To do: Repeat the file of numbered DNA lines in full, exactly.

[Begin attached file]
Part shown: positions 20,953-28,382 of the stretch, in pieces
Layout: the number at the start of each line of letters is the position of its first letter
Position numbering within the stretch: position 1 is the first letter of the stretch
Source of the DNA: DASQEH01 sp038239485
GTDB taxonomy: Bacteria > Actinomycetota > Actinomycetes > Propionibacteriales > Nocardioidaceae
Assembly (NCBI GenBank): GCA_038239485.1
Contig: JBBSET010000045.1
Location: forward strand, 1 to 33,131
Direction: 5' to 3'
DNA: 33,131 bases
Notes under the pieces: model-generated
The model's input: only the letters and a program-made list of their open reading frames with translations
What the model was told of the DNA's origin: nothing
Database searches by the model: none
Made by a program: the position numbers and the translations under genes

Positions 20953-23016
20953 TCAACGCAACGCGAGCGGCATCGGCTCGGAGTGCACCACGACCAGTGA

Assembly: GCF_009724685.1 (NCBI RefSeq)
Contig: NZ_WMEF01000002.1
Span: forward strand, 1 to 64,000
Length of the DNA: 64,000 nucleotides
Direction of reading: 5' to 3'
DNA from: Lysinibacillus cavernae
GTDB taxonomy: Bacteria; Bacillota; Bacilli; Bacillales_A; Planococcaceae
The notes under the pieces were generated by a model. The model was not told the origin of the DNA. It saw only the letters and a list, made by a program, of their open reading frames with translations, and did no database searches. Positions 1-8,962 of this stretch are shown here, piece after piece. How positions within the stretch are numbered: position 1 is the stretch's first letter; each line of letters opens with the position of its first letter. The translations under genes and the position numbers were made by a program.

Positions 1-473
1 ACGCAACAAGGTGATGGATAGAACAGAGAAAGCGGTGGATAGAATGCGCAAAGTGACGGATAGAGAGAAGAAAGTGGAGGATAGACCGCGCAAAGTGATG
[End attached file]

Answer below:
Part shown: positions 20,953-28,382 of the stretch, in pieces
Layout: the number at the start of each line of letters is the position of its first letter
Position numbering within the stretch: position 1 is the first letter of the stretch
Source of the DNA: DASQEH01 sp038239485
GTDB taxonomy: Bacteria > Actinomycetota > Actinomycetes > Propionibacteriales > Nocardioidaceae
Assembly (NCBI GenBank): GCA_038239485.1
Contig: JBBSET010000045.1
Location: forward strand, 1 to 33,131
Direction: 5' to 3'
DNA: 33,131 bases
Notes under the pieces: model-generated
The model's input: only the letters and a program-made list of their open reading frames with translations
What the model was told of the DNA's origin: nothing
Database searches by the model: none
Made by a program: the position numbers and the translations under genes

Positions 20953-23016
20953 TCAACGCAACGCGAGCGGCATCGGCTCGGAGTGCACCACGACCAGTGA

Assembly: GCF_009724685.1 (NCBI RefSeq)
Contig: NZ_WMEF01000002.1
Span: forward strand, 1 to 64,000
Length of the DNA: 64,000 nucleotides
Direction of reading: 5' to 3'
DNA from: Lysinibacillus cavernae
GTDB taxonomy: Bacteria; Bacillota; Bacilli; Bacillales_A; Planococcaceae
The notes under the pieces were generated by a model. The model was not told the origin of the DNA. It saw only the letters and a list, made by a program, of their open reading frames with translations, and did no database searches. Positions 1-8,962 of this stretch are shown here, piece after piece. How positions within the stretch are numbered: position 1 is the stretch's first letter; each line of letters opens with the position of its first letter. The translations under genes and the position numbers were made by a program.

Positions 1-473
1 ACGCAACAAGGTGATGGATAGAACAGAGAAAGCGGTGGATAGAATGCGCAAAGTGACGGATAGAGAGAAGAAAGTGGAGGATAGACCGCGCAAAGTGATG